They hear reports of a serial killer on the loose in Santa Teresa, said to be responsible for more than 100 murders.
In Book Two the story is taken up by Amalfitano, who appeared as a minor character in Book One. The Chilean academic lives in Barcelona and is abandoned by his wife to bring up their daughter alone.
The story veers off to cover the unbalanced wife for a while before coming back to Amalfitano who constantly seems on the verge of falling out of sanity. He moves to Santa Teresa with his daughter and once again reports of the numerous killings in the city begin to filter into the story.
Book Three seems as if it was intended to be an entirely different novel altogether and for the first 60 or 70 pages follows a black journalist called Fate around the US as he reports on former militant black activists and comes to terms with his mother's death.
Then Fate is sent to Santa Teresa to cover a boxing match (although he is not a sports writer) between a black US fighter and a Mexican. The series of killings in the city come more into focus and Fate can't understand why a serial killer whose body count is running into the hundreds has not been more widely reported.
Amalfitano, appears towards the end of the book and urges Fate to take his daughter out of Santa Teresa before she too becomes a victim.
The last 40 pages of this section are unbearably tense and the expectation of violence is constantly lingering.
Book Four focuses on Santa Teresa and the killings, dozens and dozens of them, one after another. It could be monotonous but Bolaño manages to give most of the victims a life story before their deaths, bringing the cast of this novel into the hundreds.
Detectives trying to investigate the killings are profiled and then sideline before making an appearance again 50 pages later.
A psychic, who can see all the killings, weaves in and out of the story as does a young cop called Lalo Cura. Cura means 'priest' in Spanish (in which Bolaño wrote) but the name Lalo Cura can be written using the same series of letters as La Locura (the madness).
A German is arrested and blamed for the killings, even as new bodies are found and more women and girls disappear.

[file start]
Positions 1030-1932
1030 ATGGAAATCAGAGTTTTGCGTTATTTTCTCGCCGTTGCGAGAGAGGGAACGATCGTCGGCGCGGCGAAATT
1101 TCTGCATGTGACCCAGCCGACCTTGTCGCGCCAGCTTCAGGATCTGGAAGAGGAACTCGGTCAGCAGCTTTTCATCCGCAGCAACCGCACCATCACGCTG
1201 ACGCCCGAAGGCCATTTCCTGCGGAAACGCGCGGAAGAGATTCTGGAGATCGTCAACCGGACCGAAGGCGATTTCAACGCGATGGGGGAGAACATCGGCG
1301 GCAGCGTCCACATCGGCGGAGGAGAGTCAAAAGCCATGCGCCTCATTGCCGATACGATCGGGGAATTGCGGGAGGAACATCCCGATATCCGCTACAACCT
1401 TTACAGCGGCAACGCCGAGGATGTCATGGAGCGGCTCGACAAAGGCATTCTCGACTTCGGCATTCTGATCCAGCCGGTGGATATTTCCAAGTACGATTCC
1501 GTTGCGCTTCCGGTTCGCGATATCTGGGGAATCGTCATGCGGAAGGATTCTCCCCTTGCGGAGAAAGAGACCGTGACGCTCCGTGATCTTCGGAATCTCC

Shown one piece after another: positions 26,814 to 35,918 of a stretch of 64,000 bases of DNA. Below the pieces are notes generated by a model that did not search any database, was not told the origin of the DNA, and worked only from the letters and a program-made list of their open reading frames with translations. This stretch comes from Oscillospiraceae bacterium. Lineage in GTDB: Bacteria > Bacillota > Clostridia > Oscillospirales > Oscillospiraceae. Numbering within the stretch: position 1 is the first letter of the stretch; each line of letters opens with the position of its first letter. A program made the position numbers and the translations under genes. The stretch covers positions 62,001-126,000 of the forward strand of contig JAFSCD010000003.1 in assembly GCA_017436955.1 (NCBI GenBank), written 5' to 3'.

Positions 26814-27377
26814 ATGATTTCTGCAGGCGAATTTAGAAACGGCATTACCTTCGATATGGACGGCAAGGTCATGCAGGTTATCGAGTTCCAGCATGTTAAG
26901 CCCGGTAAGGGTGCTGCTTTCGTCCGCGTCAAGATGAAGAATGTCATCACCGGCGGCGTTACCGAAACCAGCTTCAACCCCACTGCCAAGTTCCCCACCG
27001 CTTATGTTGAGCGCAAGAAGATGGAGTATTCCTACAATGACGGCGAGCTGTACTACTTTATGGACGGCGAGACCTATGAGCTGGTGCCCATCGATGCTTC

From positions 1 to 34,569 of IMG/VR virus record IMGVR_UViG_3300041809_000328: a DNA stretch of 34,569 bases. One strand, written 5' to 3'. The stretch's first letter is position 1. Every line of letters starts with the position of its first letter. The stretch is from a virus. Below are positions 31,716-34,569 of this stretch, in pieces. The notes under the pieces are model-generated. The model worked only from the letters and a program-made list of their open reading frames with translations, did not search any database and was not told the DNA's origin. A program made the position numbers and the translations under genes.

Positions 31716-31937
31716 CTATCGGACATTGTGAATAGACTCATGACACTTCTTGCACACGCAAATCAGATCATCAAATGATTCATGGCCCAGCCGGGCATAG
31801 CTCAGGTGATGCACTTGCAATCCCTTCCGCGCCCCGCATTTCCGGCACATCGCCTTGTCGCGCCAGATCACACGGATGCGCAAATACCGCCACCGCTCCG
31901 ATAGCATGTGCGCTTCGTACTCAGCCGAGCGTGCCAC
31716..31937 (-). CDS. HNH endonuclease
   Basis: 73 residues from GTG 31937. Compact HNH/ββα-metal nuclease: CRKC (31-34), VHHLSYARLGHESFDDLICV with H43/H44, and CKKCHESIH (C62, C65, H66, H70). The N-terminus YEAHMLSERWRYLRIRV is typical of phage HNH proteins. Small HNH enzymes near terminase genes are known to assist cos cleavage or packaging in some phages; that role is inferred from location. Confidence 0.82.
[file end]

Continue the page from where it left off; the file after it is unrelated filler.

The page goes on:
Book Four is the longest but despite the seeming constant litany of woman's bodies turning up, often raped and mutilated, it is the most engaging of the first four books in 2666.
That is until you get to Book Five in which Archimboldi reappears 80 years earlier when he is born in Germany. In a fairly straightforward narrative we are told his life story from boyhood, through to his time in the German army during the Second World War and his career as a writer and decision to live as hermit despite his growing fame until his story catches up with the earlier stories in the mid 1990s.
The sections on the war are the strongest as Archimboldi advances through Romania and Ukraine with his unit before being driven back. Again we are subjected to endless death and destruction, threaded through with stories of lives lived to the full and people merely existing.
Themes reoccur throughout the five books in this novel, the mundane details of individual lives counterbalanced against great and horrendous events of the 20th century. Secrets are kept and buried, just like the bodies in Mexico and in Europe during the Second World War. Echoes of future events are dropped in - an artist in the 1940s whose paintings are full of dead women.
Santa Teresa is a machine in which millions of people have been caught working in cheap-labour factories churning out goods to feed their wealthy neighbours across the border. The brutal sexual assaults, torture and killings of hundreds of women could be seen as symbolic critique by Bolaño of capitalism - the system debases people, kills them and then dumps their bodies in a desert when they have finished with them and while voices of protest are raised no-one really cares.
Book Five maybe sets the context for what has gone before. The Second World War is within many people's living memory. The human condition that brought that about still exists. The scale may be smaller but humans are still capable of the most horrendous crimes against one another.
At the end you are left with the vague impression of a pattern and an understanding of what Bolaño was trying to achieve with his diverse and seemingly unrelated stories and characters.